Matching IT transformation with departments’ individual legislative agendas is not always easy, he says. “Also many of us, and I would be an example, still have a tonne of legacy out there. We are still spending a lot of our time managing that legacy and putting enhancements through and the reality is that still takes a lot of our attention.”
Routes to some IT procurement have also not been available until recently. “Think how long PSN has been running, I’m not sure of the exact time but I think it’s something like four to five years, and only now have we started to get a procurement vehicle.”
He says a pragmatic approach is required to getting government buy-in, with members of the CIO community needing to develop their own route maps that take into account contract renewals and align with the ICT strategy.
Breaking the stranglehold
Government is currently operating under an IT supplier oligopoly, which has created an anti-competitive and expensive technology market in Whitehall, according to the National Audit Office. It’s an issue Nelson says he will tackle by working directly with the top three suppliers to government.
“I intend to spend time personally with those suppliers – they are the biggest suppliers to government and will be for some time. The government isn’t suddenly going to stop using BT overnight. The obvious example is HP is still a major supplier to government departments.”
But the IT supplier landscape is set to change, he says. “We will definitely see a significant shift in a decade but we will also see shifts before then. Already the PSN frameworks have more suppliers than we would have expected in the past. And although the cloud is still early says, we are already seeing some credible medium-sized players which can provide good infrastructure services to government, which would have traditionally only been provided by big players.”
The MoJ’s own prison services contract is an example of a top to bottom services approach which is already changing, he says. “We’ve had that deal with HP for 12 years and it includes service integration, application delivery and maintenance and hosting. If you shift to a model where you break that out, then you can get a broader ecosystem of suppliers, which plays to the cloud space," he says.
“But do I still think some of those key players will be playing a role for some time? Yes I do.” This is partly due to government having a number of large contracts running for several more years, he says. “What we are trying to do within those time frames is drive cost savings with existing suppliers. It’s the contracts we had, it is what it is, but that doesn’t mean we can’t challenge that.”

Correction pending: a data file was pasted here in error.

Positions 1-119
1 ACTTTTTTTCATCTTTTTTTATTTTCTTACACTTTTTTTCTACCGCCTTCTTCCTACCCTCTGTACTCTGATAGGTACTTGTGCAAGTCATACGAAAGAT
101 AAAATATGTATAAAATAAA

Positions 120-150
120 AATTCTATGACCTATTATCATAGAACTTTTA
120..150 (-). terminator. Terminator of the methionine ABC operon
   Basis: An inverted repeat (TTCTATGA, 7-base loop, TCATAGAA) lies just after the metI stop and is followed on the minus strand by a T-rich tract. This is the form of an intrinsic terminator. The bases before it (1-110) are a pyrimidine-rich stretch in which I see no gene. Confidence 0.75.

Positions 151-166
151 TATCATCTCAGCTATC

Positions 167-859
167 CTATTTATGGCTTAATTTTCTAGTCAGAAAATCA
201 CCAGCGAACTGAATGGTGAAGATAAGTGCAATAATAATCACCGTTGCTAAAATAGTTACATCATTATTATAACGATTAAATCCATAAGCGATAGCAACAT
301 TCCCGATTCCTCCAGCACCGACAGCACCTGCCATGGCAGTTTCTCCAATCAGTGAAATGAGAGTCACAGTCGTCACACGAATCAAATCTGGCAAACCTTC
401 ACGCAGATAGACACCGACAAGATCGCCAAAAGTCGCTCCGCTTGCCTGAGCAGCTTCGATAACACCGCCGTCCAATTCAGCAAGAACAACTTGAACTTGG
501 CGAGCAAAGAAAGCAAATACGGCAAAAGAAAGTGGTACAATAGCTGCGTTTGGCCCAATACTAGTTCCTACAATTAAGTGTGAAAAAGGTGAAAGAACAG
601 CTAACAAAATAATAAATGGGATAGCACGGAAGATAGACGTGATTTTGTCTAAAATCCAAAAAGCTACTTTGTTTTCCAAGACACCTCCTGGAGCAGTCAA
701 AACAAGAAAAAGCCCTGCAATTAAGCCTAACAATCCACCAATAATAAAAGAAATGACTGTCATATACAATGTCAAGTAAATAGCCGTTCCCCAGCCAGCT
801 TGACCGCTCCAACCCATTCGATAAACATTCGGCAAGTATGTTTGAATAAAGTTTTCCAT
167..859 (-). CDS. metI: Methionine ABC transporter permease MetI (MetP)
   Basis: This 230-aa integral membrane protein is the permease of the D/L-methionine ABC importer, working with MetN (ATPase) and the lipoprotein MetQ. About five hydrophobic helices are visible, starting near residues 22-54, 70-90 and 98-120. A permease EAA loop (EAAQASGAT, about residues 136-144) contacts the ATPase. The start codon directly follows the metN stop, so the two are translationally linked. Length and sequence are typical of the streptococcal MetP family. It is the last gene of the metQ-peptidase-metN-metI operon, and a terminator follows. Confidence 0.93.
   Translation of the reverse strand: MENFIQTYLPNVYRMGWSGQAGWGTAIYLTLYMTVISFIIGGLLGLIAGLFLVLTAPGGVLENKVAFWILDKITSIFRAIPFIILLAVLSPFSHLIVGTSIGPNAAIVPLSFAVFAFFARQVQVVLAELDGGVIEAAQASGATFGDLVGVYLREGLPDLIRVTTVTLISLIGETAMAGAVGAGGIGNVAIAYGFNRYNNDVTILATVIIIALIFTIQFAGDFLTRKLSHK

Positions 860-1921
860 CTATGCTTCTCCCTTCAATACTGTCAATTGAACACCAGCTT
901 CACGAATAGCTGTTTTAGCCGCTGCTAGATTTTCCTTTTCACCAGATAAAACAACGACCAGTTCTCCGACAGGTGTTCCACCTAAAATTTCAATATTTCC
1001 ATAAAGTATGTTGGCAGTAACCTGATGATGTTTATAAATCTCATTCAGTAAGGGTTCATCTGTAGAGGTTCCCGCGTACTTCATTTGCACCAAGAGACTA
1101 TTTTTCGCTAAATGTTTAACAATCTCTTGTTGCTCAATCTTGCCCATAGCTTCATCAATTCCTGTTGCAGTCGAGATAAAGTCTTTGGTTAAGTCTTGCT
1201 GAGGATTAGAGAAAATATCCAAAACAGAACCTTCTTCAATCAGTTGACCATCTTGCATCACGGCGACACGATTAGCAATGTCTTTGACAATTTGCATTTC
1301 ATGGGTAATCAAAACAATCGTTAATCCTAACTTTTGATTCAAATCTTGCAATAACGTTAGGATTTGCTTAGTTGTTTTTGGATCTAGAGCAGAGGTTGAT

Taking on existing IT suppliers is an area new deputy CIO, Liam Maxwell, has already proved active in doing. Nelson says these skills will complement his own role. “One phrase you hear Liam use is describing things as ‘a campaign’, whether that’s challenging industry to work with us in different ways, or looking at government internally to make it more joined. It’s about getting people to buy in and take them on a journey. I think those skills translate well to his new role and if you look at what he did during his time in local authority he’s got real experience of pushing the digital agenda forward.”
One of the key challenges the public sector faces is its tendency to overcomplicate IT, says Nelson. Standardised desktop, network and cloud services – although cheaper than bespoke solutions – are not typically seen as an attractive alternatives: “government is not good, I would say, at embracing that.”
Another big issue is information security, particularly as data becomes more transparent and systems are being joined up. The third obstacle he outlines is achieving cross-government working. “And gee, that’s not a new challenge. How do you join up government when it’s so big?”
Given the scale of his task and range of obstacles facing him, how will he measure the success of his tenure? “Through the strategic implementation plan. We’ve set out some targets there financially and otherwise and delivering against them will be the key measure of success as the government CIO.”
As such Nelson will be looking for tangible outcomes within the next 12 months. “If the CloudStore just ends up being an interesting web site that the odd person buys something from, then we’ll have failed. If PSN has a single modest adoption, then I’ll have failed.”